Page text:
A bill passed by the state Assembly, now in the state Senate, would make selling the hallucinogenic drug salvia to anyone under the age of 18 a misdemeanor, punishable by up to six months in jail and $1,000 in fines.
Salvia divinorum, not to be confused with the ornamental plants also called salvia, has gained popularity among high school and college students in recent years.
The drug, an herb in the mint family native to Mexico, is legally available to people of all ages in California.
Though the high from the salvia leaf by itself, whether smoked or chewed, is relatively short-lived and mild, the drug is much more commonly used in a concentrated form that has far stronger hallucinogenic effects, such as out-of-body experiences.
Assemblyman Anthony Adams, R-Hesperia, introduced the legislation to restrict the sale of salvia to minors. His bill would allow law enforcement to stop the spread of salvia before it becomes a greater source of drug abuse among teenagers, he said.
The drug Salvia divinorum has very dangerous and potentially life-threatening consequences, he said.
Adams expects the bill to arrive at Gov. Schwarzeneggers desk in a few months.
It is important to distinguish between salvia leaves chewed by natives and the chemically concentrated form that can increase the drugs potency by 10 or 15 times, said Dr. Charles Grob, director of child and adolescent psychiatry at Harbor-UCLA Medical Center.
A small dose of the concentrated form of salvia induces a unique hallucinogenic state unlike that caused by other hallucinogens, he said.
When you smoke the potentiated plant, people experience a very, very bizarre state. They become very dissociated, they have out of body experiences, they merge with the floor or a piece of furniture. People become very frightened, agitated or confused, said Grob, who has studied hallucinogenic drugs.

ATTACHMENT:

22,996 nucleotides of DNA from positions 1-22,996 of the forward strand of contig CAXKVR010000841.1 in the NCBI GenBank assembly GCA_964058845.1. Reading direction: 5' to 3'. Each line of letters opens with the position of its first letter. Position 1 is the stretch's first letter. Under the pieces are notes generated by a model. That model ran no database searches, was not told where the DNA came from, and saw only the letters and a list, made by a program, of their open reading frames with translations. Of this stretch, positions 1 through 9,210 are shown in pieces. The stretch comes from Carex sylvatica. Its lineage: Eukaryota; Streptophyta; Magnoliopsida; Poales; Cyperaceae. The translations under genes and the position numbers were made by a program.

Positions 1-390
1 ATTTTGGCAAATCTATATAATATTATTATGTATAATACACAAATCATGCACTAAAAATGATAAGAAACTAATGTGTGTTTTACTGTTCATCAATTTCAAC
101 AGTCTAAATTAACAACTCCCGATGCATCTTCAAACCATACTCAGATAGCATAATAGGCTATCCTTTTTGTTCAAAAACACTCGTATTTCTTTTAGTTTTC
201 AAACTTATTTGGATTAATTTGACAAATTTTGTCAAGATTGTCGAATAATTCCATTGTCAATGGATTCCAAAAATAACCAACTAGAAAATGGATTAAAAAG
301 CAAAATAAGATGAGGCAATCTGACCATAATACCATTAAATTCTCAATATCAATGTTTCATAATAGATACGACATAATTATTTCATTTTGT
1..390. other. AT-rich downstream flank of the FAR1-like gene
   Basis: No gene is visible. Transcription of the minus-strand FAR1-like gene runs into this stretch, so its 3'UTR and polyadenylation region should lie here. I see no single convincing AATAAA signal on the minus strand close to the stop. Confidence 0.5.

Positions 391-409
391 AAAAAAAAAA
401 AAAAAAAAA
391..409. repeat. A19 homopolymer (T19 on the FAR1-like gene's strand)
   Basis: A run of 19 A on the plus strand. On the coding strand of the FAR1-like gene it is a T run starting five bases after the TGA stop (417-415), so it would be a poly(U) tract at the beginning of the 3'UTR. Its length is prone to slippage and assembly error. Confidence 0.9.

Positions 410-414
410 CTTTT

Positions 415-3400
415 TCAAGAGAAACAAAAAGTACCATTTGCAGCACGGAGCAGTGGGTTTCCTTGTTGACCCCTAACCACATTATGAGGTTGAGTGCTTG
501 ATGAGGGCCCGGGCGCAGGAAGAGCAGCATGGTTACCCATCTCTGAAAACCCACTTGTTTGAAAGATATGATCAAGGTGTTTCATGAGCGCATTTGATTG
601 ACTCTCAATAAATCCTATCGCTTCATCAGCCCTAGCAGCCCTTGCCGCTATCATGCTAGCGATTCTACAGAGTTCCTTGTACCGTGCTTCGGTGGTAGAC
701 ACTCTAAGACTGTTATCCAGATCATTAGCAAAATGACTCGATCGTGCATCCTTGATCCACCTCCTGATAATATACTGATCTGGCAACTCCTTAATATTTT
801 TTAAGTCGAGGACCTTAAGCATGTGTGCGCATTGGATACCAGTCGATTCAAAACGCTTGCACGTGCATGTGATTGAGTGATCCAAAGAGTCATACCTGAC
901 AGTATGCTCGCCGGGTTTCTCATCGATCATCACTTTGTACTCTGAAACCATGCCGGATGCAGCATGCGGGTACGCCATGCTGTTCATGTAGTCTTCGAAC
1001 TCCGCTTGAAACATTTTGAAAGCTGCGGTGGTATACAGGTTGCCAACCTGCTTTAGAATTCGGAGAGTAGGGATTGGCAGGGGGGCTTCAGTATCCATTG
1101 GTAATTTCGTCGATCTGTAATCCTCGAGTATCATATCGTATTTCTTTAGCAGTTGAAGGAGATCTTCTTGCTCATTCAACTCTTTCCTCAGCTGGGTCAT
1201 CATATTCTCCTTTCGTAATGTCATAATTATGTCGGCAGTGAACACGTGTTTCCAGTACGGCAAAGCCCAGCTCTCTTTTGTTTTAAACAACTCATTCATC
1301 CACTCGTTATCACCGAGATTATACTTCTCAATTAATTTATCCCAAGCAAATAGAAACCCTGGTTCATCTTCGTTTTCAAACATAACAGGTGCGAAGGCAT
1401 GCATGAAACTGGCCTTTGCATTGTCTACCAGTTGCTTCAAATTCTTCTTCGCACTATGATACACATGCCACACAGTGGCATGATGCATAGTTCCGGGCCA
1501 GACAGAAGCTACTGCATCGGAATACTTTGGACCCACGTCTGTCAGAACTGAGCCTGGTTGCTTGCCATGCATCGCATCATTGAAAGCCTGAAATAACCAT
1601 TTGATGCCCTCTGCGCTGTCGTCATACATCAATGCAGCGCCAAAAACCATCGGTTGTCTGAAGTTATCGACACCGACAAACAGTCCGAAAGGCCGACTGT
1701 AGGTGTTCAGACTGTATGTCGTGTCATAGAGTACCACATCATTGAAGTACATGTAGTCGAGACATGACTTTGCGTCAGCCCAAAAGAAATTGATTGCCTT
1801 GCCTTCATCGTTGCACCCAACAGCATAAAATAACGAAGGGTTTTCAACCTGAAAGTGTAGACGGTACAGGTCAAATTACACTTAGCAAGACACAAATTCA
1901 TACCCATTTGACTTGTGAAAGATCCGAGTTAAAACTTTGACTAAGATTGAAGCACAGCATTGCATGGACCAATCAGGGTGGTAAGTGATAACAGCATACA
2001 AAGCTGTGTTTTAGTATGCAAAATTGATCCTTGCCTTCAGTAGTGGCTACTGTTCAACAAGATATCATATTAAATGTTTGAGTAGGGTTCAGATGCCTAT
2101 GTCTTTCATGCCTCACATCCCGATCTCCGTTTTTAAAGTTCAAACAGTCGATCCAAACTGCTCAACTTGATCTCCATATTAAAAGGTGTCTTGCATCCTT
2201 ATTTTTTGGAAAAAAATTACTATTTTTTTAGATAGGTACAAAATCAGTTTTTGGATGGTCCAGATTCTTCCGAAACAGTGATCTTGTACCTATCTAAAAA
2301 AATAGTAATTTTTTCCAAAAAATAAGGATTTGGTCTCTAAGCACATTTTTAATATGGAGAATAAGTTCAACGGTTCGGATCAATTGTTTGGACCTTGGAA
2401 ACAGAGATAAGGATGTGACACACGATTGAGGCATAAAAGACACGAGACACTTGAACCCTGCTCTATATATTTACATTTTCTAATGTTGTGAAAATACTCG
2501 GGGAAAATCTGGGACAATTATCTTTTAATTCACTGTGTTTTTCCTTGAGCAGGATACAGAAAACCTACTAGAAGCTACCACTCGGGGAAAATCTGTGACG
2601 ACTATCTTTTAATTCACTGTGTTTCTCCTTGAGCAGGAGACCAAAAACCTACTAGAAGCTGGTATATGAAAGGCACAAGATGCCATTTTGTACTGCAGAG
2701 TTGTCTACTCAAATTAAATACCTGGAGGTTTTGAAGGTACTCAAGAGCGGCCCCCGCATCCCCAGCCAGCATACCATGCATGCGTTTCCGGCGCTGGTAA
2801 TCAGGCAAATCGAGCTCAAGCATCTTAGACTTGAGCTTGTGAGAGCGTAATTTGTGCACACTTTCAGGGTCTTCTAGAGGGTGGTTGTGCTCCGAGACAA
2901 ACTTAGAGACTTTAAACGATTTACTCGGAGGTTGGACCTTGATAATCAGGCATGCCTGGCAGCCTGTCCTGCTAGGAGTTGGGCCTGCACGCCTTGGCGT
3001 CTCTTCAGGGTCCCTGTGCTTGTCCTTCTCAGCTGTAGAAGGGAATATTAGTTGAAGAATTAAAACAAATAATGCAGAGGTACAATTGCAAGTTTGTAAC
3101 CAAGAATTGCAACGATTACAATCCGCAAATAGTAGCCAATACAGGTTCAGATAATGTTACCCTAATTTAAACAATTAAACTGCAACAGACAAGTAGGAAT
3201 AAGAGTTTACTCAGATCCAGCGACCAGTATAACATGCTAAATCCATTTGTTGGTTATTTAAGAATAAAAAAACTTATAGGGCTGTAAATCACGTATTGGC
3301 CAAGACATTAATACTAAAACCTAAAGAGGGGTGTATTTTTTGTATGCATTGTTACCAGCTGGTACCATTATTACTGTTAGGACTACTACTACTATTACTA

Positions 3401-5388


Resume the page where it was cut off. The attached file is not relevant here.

Grob said that though he in no way recommends salvia use, he is not convinced making it illegal to minors will protect them, because he said an underground market with less quality control will emerge.
What I do support is better efforts at education and research. We know very little about this, he said.
Compared to other recreational drugs, the medical effects of salvia are not well-understood, Grob added.
Because of this, according to a statement from Assemblyman Adams office, some opponents of restricting access to the drug worry it would hinder scientific research on medical uses of salvia.
But Adams said the risks posed by salvia, such as losing of control of ones body, are too great to postpone the legislation.
The long-term effects are not known, but the short-term effects are all too evident, he said.
Dr. Howard Samuels of Wonderland Treatment Center in Hollywood Hills testified before a Senate committee in Sacramento last week, and he sees firsthand how salvia, often in combination with other drugs, affects lives. He strongly advocates making salvia illegal.
It is so unpredictable and dangerous that you actually need someone to sit with you to make sure you dont harm yourself, and yet this drug is legal, he said, adding that by allowing salvia to remain legal, the federal government and the state government is saying this s safe, which is a joke.
Matt Nazareth, cofounder of the UCLA chapter of Students for Sensible Drug Policy, a group that advocates for students who have lost financial aid because of drug-related crimes, said that though his organization has no formal policy on salvia, he expects members of his group would support Adams bill.
Being under 18, you really arent prepared for any drug at all, especially a psychoactive one that messes with your mind a lot like salvia does, he said.
Salvia use among college students and teenagers is part of a larger drug abuse problem our society needs to address, Samuels said, adding that drug abuse should not interfere with education.
Thats not why people are supposed to go to college, thats not one of the reasons people are supposed to go to high school, but thats one of the issues that every kid that goes to college or high school has to face, he said.